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Made in Chelsea

Nowhere makes gardening more fashionable than the RHS Chelsea Flower Show!

A catwalk of colour and creativity, the brightest new ideas, the latest trends and the pinnacle of garden design make this show the one the world wants to see

A catwalk of colour and creativity, the brightest new ideas, the latest trends and the pinnacle of garden design make the Chelsea Flower Show the one the world wants to see. Make sure you're there to enjoy gardening at its most gorgeous and glamorous.

Established in 1913, on the grounds of the Royal Hospital Chelsea in London,

the RHS Chelsea Flower Show has become one of the most celebrated annual events in the world 

and the world’s greatest showcase for horticultural excellence, attracting visitors and exhibitors from across the globe.


Since its beginning, the show has gone from strength to strength. It has grown from 244 exhibitors in 1913 to over 500 today, including gardens, nurseries, floristry, educational displays and trade stands. Today the show attracts 165,000 visitors.

Over almost a century, the RHS Chelsea Flower Show has witnessed numerous changes in horticultural fashion. Show gardens, over the years, have mirrored the changing enthusiasms of garden designers - from the Japanese and topiary gardens of the early days (Japanese dwarf trees, now known as bonsai, were seen at the first Show in 1913), through the rock garden craze during the war years, the paved back yards and cottage gardens of the 1980s, to the contemporary sculptural gardens of the present day.

At the heart of RHS Chelsea is the exhibition of plants staged in the Great Pavilion by nurserymen and women, professionals and amateurs - although the number of amateurs represented today is proportionately much smaller than in the early years. Scientific exhibits, model glasshouses and displays of tools and equipment have remained constant features from the outset.

Today, the RHS Chelsea Flower Show is still viewed as the most important event in the horticultural calendar and is as popular as ever. The new trends constantly appearing at the Show illustrate the changing face of garden design and mark this country’s ever-changing horticultural history.

The RHS Chelsea Flower Show is one of the ways that the RHS funds its charitable activities, which range from transforming communities to helping children to benefit from growing plants and delivering scientific research that helps thousands of gardeners across the UK every day.

Did you know?

Here are some things you might not know about the world’s most famous flower show:

The RHS Chelsea Flower Show is organised by the Royal Horticultural Society which was founded in 1804. 

The Show has been held on the grounds of the Royal Hospital Chelsea since 1913.

Japanese dwarf trees, now known as bonsai, were first seen at the first Show in 1913.

In 1927 there was a campaign to get the RHS to ban foreign exhibits from RHS Chelsea to reduce competition with British firms. The RHS refused saying, ‘horticulture knows nothing of nationality.’

The Great Pavilion at RHS Chelsea Flower Show is large enough to park 500 London buses.

BBC television coverage of RHS Chelsea began in 1958. Today the BBC screens 11 hours dedicated to the Show.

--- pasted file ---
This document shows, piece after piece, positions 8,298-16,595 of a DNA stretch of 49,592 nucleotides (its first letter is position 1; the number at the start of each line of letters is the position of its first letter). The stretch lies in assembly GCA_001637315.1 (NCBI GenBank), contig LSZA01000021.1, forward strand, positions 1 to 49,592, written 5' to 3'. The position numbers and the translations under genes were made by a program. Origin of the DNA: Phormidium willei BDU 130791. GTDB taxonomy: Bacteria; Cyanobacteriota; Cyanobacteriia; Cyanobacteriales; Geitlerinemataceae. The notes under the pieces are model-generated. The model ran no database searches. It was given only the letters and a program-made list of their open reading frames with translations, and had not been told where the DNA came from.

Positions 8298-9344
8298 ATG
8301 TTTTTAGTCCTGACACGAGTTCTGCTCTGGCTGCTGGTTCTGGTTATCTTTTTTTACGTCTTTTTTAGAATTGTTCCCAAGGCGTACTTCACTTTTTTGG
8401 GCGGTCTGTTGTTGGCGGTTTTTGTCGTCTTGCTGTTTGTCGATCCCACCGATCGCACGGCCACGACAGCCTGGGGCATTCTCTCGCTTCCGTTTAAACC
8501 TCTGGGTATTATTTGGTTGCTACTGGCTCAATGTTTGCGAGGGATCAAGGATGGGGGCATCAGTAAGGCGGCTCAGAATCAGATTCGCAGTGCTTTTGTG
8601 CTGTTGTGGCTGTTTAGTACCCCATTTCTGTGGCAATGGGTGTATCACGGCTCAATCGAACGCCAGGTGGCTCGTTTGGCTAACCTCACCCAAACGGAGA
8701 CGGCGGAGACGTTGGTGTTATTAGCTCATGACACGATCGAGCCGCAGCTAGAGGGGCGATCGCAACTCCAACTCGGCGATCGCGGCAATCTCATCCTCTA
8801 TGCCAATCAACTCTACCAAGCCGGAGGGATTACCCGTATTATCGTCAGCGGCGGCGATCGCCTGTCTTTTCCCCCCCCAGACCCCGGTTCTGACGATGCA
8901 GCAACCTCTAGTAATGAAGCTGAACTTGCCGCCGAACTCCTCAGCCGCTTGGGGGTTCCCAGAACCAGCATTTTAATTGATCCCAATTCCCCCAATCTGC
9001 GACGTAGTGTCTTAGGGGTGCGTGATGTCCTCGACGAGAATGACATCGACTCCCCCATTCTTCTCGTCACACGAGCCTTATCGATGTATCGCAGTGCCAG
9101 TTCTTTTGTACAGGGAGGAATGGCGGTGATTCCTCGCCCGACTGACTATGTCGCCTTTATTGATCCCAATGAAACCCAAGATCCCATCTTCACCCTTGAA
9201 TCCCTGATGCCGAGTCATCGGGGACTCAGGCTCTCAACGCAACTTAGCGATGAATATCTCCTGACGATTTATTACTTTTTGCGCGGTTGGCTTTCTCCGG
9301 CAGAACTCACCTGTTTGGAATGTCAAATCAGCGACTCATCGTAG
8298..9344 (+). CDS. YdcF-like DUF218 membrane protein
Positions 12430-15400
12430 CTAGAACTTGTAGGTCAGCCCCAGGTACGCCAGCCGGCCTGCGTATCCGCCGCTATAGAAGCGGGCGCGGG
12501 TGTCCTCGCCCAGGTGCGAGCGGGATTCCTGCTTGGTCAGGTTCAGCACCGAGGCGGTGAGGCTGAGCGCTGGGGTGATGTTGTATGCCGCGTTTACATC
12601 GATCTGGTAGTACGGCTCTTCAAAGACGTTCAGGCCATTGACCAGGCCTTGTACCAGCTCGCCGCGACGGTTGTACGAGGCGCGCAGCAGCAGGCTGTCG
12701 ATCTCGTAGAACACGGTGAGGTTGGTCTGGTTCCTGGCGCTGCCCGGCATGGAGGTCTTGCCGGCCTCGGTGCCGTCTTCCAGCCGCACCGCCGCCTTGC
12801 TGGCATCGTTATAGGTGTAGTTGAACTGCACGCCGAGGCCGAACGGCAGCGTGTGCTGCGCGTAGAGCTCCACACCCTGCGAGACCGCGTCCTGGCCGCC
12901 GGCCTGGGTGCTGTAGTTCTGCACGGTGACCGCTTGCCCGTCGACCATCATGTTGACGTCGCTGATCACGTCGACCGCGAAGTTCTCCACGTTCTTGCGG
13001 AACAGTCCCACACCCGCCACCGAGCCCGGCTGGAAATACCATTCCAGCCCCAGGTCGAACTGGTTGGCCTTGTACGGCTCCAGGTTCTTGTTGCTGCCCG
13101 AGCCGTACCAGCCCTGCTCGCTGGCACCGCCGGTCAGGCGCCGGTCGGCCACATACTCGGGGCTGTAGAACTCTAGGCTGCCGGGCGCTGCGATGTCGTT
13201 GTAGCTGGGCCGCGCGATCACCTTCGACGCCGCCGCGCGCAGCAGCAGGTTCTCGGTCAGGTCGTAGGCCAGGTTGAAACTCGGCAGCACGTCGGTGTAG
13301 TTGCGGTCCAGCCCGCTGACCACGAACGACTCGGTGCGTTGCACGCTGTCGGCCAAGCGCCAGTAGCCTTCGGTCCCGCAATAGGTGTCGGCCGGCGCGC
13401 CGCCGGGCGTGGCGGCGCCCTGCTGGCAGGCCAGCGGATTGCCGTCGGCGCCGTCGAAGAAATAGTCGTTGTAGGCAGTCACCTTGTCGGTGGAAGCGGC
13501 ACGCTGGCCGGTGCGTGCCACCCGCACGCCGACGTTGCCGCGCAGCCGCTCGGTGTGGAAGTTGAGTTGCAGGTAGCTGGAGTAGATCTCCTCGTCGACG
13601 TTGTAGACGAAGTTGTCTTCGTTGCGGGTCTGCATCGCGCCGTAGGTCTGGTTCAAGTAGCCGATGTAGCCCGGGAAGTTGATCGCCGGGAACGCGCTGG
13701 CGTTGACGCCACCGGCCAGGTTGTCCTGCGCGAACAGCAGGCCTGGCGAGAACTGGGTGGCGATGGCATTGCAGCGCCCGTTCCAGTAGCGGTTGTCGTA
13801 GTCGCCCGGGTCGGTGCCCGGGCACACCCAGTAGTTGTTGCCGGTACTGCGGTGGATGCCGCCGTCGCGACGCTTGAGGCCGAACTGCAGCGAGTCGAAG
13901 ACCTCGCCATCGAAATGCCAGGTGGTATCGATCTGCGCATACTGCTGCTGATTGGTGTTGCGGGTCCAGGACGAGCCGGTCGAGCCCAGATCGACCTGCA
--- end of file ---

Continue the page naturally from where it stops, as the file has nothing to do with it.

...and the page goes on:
A cap of 157,000 was placed on the number of visitors to the showground in 1988.

Every year, the RHS Plant committees vote on RHS Chelsea Flower Show Plant of the Year. The competition is open to any plant on display at the show which has never been exhibited at a show for gardeners before.

In 2002, Prince Charles designed a garden at the Show with Jinny Blom, named The Healing Garden, the aim of which to was to produce a garden comprised entirely of healing plants and natural remedies.

In 2009 James May, the Top Gear presenter, created a Plasticine Show Garden. He was presented with a special Plasticine Gold Medal.

In 2009 HM the Queen presented her son, Prince Charles with the Victoria Medal of Honour at the Show.

The biggest RHS Chelsea Show Garden (so far) was the Eden Project Garden in 2010 which covered 590 square metres.

In 2013, the RHS lifted the ban on gnomes at the Show to mark the centenary celebrations. Celebrities were invited to paint and decorate the gnomes to feature at the event, before being auctioned off online to raise money for RHS Campaign for School Gardening.

In 2014 visitors to the show drank 1,150 glasses of champagne, 6,400 glasses of Pimms and 10,560 hot drinks, and ate over 10,000 portions of fish and chips.

The tallest ever exhibit at RHS Chelsea was ‘The Westland Magical Garden’ in 2012. It was designed by Diarmuid Gavin and featured an 80ft high pyramid.

Over the century, there have been well over 5,000 exhibitors, ranging from nurseries to gardening product companies to amateur gardeners. 

All the Show Gardens are built from scratch in just 19 days and will be dismantled in only 5 days.

Over the past 100 years there have been over 250 exhibitors from other countries. Holland has sent the highest number of exhibitors.

Hilliers Nurseries has won an RHS Gold Medal every year since RHS Chelsea resumed after the Second World War.

Displays at RHS Chelsea have been influential in bringing back into fashion otherwise forgotten plants, like old roses and auriculas.

RHS Chelsea is the flower show most associated with the Royal family, who attend the opening day every year.It takes 800 people 33 days to build the show from bare grass to the finished article.

165,000 visitors visit the Show every year.

In 2013, Prince Harry attended the Show after Jinny Blom designed a Show Garden in aid of his charity, Sentebale.

The Queen is the patron of the Royal Horticultural Society and during her reign has attended all but 12 Shows.


Top Image - © Richard Cayeux

Middle Image - © J Van Zoest

Bottom Image - © Richard Cayeux



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